Slavery was widespread in Anglo-Saxon England. The price of a slave (Old English: þēow) or thrall (Old Norse: þræll) was one pound or eight oxen. If a slave was killed, his murderer only had to pay the purchase price because slaves had no wergild. Because slaves had no property, they could not pay fines as a punishment for crime. Instead, slaves received corporal punishments such as flogging, mutilation, or death.[22]

Slavery was an inherited status. The slave population included the conquered Britons and their descendants. Some people were enslaved as war captives or as punishment for crimes (such as theft). Others became slaves due to unpaid debts. While owners had extensive power over their slaves, their power was not absolute. Slaves could be manumitted; however, only 2nd or 3rd-generation descendants of freed slaves received all the privileges of a freeman.[23][24][25]

Slavery may have declined in the late eleventh century as it was considered a pious act for Christians to free their slaves on their deathbed. The church condemned the sale of slaves outside the country, and the internal trade declined in the twelfth century. It may have been more economic to settle slaves on land than to feed and house them, and the change to serfdom was probably an evolutionary change in status rather a clear distinction between the two.[26]

Land law[edit]

The king granted bookland (so-called because it was granted by charter) to the church or lords in outright ownership. Food rent and other services owed to the king (except for the trinoda necessitas) were transferred to the new lord. Land granted temporarily in exchange for specific services was called loanland.[27]

Lords granted peasants land in return for rent and labor. It was also common for free peasants who owned their land to submit to a lord for protection through a process called commendation. Peasants who commended their land owed their lord labor service. Theoretically, a commended peasant could transfer his land to a new lord whenever he liked. In reality, this was not permitted. By 1066, manorialism was entrenched in England.[28]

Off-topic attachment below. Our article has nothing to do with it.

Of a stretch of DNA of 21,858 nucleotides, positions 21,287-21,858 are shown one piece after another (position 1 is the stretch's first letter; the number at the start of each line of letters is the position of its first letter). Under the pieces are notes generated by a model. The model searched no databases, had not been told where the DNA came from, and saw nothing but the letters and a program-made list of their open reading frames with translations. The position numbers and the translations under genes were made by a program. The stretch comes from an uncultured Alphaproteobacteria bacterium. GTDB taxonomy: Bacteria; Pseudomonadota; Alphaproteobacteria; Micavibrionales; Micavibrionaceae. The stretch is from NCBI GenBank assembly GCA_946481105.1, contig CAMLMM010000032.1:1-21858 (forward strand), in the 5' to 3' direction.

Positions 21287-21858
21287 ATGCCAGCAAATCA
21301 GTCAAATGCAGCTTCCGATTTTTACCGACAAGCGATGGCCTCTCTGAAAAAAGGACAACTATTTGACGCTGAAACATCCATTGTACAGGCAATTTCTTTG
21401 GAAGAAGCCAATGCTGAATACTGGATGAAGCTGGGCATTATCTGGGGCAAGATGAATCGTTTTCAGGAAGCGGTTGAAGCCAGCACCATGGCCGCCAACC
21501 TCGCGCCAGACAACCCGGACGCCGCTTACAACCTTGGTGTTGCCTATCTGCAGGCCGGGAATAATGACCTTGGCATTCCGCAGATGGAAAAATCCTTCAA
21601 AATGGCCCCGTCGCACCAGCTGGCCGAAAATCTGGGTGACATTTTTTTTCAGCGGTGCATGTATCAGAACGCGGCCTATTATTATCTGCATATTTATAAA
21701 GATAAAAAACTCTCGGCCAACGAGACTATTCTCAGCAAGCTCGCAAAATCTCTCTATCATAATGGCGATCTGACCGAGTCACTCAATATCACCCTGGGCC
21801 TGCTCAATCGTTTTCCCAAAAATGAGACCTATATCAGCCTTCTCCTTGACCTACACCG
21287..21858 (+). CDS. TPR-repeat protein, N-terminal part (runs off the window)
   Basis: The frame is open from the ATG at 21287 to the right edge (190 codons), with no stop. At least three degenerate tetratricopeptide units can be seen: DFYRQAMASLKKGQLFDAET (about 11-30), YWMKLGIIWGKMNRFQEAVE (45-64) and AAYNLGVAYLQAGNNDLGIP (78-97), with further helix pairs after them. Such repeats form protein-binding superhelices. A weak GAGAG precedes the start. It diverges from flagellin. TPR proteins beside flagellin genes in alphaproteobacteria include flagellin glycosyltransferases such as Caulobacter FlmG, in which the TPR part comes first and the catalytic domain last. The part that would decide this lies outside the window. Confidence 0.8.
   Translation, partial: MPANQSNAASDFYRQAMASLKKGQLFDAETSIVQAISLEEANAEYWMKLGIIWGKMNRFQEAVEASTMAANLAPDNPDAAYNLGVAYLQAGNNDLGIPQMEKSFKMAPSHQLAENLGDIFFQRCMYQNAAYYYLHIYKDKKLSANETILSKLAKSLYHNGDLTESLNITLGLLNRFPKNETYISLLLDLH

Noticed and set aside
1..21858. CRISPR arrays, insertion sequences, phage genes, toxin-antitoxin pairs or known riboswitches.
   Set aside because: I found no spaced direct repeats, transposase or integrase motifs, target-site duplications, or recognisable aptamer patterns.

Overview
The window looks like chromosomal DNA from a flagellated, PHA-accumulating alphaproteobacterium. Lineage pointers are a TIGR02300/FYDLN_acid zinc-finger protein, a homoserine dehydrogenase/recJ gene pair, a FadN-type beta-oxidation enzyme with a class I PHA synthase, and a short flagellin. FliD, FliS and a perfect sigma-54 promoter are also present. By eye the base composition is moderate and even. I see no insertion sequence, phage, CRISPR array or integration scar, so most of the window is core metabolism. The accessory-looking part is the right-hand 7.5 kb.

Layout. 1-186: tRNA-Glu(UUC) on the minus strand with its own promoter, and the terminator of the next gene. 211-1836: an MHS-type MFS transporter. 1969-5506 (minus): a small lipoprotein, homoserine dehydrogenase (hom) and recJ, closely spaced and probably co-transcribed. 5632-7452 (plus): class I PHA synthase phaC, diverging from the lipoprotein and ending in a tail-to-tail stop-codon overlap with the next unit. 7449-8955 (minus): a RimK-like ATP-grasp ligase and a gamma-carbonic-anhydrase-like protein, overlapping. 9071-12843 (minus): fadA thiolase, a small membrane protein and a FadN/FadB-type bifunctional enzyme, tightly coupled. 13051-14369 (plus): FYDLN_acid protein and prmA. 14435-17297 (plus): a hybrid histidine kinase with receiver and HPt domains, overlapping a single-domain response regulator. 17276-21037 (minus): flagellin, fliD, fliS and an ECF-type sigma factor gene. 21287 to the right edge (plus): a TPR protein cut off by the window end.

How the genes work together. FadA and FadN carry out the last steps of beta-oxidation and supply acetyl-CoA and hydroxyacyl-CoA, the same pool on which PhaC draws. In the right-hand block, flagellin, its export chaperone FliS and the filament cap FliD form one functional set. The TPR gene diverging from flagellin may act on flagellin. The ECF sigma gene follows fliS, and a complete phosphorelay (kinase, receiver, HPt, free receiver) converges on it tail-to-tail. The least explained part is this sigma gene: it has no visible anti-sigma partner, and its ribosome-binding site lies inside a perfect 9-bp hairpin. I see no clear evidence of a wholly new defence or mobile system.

Many parts of England (including Kent, East Anglia, and Dorset) practiced forms of partible inheritance in which land was equally divided among heirs. In Kent, this took the form of gavelkind.[29]

Peace and protection[edit]

Every house had a peace (Old English: mund). Intruders and other violators of the peace had to pay a fine called a mundbyrd. A man's status determined the amount of the mundbyrd. The laws of Æthelberht set the mundbyrd for the king at 50 shillings, the eorl (noble) at 12s., and the ceorl (freeman) at 6s. In Alfred the Great's time, the king's mundbyrd was £5.[30] Individuals received protection through kinship ties or by entering the service of a lord.[31]

Mund is the origin of the king's peace.[24] Initially, the king's mund was limited to the royal residence. As royal power and responsibilities grew, the king's peace was applied to other areas: shire courts, hundred courts, highways, rivers, bridges, churches, monasteries, markets, and towns. Theoretically, the king was present at these places. King's imposed fines called wites as punishments for breaches of the king's peace.[32]

The king could grant individuals a personal peace (or grith). For example, the king's peace protected his counselors when traveling to and from meetings of the witan.[33] Foreign traders and others not protected by lordship or kinship ties were under the king's protection.[34]


Anglo-Saxon law mandated that a person pay compensation when injuring another person. The injured body part determined the amount of compensation. According to Æthelberht's law, pulling someone's hair cost 50 sceattas, a severed foot cost 50 shillings, and "damaging the kindling limb" (the reproductive organs) cost 300 shillings.[35]

In the case of murder, the victim's kindred could forego a blood feud in return for payment of a wergild. In addition to paying the king a wite (fine), the killer also owed compensation to the victim's lord. Some crimes could not be satisfied by financial compensation. These botless crimes were punished with death or forfeiture of property. They included:[36]

  • secret murder, such as by poison or witchcraft
  • treachery to one's lord
  • arson
  • house-breaking
  • open theft

Hanging by the gallows and beheading were common forms of execution. Murder by witchcraft was punished by drowning.[37] According to the laws of Æthelstan, thieves over 15 years of age who stole more than 12 pence were to be executed (men by stoning, women by burning, and free women could be pushed off a cliff or drowned).[38]

In Cnut's code, a first criminal offence usually merited compensation to victims and fines to the king. Later offenses saw progressively severe forms of bodily mutilation. Cnut also introduced outlawry, a punishment only the king could remove.[13]

Anglo-Saxon law assumed that a man's wife and children were his accomplices in any crime. If a man could not return or pay for stolen property, he and his family could be enslaved.[39]